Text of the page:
Saturday, November 24, 2012

2012 Asian Adventure - New and Old Delhi

Day Twenty-Five

Leaving Paro airport was not as exciting as the approach.  The plane left the runway and the pilot pulled back on the yoke as hard as he could and for a few minutes we just laid back in our seats as the plane rapidly gained altitude.  Flight Eleven gave us our third and last view of Mount Everest.

We arrived in New Delhi. fairly early in the morning and were picked up by our driver and Delhi guide (We would have the same drive through our stay in India but our guides would change depending on the city).  Since it was too early to check into our hotel we started our sightseeing.

The first and only stop of the day was a Muslim school turned mausoleum.  The mausoleum was built by the first Muslim king to capture Delhi - a conquest that took him fourteen tries.  The location is known for two things: a 72.5 m (238 ft) tower and a 1,500 year old iron pole that does not rust.

Qutb Minar - Tallest brick minaret in the world.
We explored the site admiring the architectural and carving.  The temples and structures were constructed from parts of Hindu temples, the carvings defaced, and then plastered over.  When the British ruled India they removed the plaster and exposed the incredible carvings.  The tower, Qutb Minar, is the tallest brick minaret in the world.  It is done in the Afghan style (The Muslim conquering king was from Afghanistan).  It can be seen form all over the complex.

The Iron Pillar of Delhi which doesn't rust.
The Iron Pillar is estimated to be at least 1,500 years old and is somewhat of a scientific curiosity.  The mostly iron pillar does not rust.  I'd heard of the pillar before I came to India - I read about it when I was a kid in some "Chariots of the Gods" type book.  It was moved here when the complex was built and there is still some uncertainty of its origin ... though I really doubt it was made by UFO Aliens as some people claim.

After touring the place, and sweating completely through my shirt (something I would repeat almost daily in India), our driver dropped the guide at a subway stop and took us to a nice restaurant.  I am proud of myself - instead of ordering off the "World" menu I ordered off the "North India" menu.  I had chicken kebab and garlic naan bread (a type of flatbread that's very yummy).  We learned here that you only get what you order ... and we forgot to order the rice.  We're too used to American restaurants which often include the sides with the meal.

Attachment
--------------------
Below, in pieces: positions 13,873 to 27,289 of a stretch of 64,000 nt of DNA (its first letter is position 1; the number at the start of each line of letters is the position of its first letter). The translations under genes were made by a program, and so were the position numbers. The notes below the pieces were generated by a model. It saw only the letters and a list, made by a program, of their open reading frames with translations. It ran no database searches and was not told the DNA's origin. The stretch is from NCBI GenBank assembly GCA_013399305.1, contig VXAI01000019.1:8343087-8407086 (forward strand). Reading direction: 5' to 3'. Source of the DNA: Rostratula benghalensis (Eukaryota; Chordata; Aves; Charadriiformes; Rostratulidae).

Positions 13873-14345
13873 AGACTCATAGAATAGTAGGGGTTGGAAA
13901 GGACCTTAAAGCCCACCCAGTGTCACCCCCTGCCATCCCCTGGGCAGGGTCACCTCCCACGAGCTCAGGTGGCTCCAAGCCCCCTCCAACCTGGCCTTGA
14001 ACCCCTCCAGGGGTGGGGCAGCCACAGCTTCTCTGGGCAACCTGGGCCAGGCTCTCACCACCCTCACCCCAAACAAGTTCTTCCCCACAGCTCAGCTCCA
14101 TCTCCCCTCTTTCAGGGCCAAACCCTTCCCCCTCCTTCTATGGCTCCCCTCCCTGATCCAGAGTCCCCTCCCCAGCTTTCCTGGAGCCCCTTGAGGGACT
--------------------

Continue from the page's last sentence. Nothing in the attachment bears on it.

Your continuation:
The rest of the day was spent in our very British feeling hotel cooling off and sleeping.

Day Twenty-Six

Our second day in India would take us around both old and new Delhi.  Our first stop was the Jama Masjid mosque, the largest mosque in India.  The mosque is built in the Persian style where the area of worship is in a large open air courtyard.  The mosques we saw in Jordan were a more of the Arab style with covered prayer spaces.  Unlike the mosque in Jordan where the Wife had to be covered head to toe, the Wife was able to wander uncovered here.  Having said that the place was predominately masculine.

Jama Masjid Mosque.
We left the mosque, downed a bottle of water - it was already hot - and we got on a rickshaw.  Like the one in China, this ride was my least favorite part of the vacation.  It just felt cheesy and touristy.

Raj Ghat - Memorial to Mahatma Gandhi.
After the underwhelming rickshaw ride we visited Raj Ghat, the memorial to Mahatma Gandhi.  I have to say  I was expecting more but I guess the understated but peaceful feel of the memorial fits the life of Gandhi.

Humayun's Tomb - a model for the Taj Mahal.
The highlight of the day was Humayun's tomb.  The tomb is said to be the model for the Taj Mahal.  The building is quite impressive.  Explored the grounds and walked through the cool interior.

Humayun's Tomb.
We stopped for lunch in what looked like a strip mall but the corner restaurant served good food.  It was obvious by the number of westerners that it was a tourist place.  Despite, or possible because of, this I enjoyed the meal.  I don't think I had a bad meal in India and, in general, I liked the food better here than in China.

Last stop of the day was a drive through the governmental area of New Delhi past the India Gate national war memorial and the government buildings.

Government Building in New Delhi.
On the way back to the hotel we made the mandatory shopping stops - a rug factory and a gem/jewelry store.  Everything was incredible ...  and expensive.  We didn't buy anything.

We got dropped off at our hotel mid-afternoon.  This was a short day but it felt full and I think my shirt couldn't absorb more sweat so we needed the short day.  We had two more activities scheduled this day that we either postponed or canceled   The first was a big, but new, Hindu temple which we decided to postpone.  The other was a dinner at a fancy restaurant.  I would have done it if we were in a group but neither of us were interested in going out.  We were both a bit sapped.  We swam in the pool and sent emails and relaxed before having dinner in the hotel's casual restaurant.

It was a good couple of days.  It was kind of strange - Delhi was as crowded and noisy as Kathmandu and, in areas, was just as dirty, but it didn't bother me at all.  I guess I expected India to be crowded, noisy, and dirty and had not expected that of Kathmandu.  Perceptions are often shaped by expectations.

Pictures from days twenty-five and Twenty-six (07/16- 07/17/2012) can be found in my 2012-07 India Google Photos album.

Our 2012 Asian Adventure continues ...

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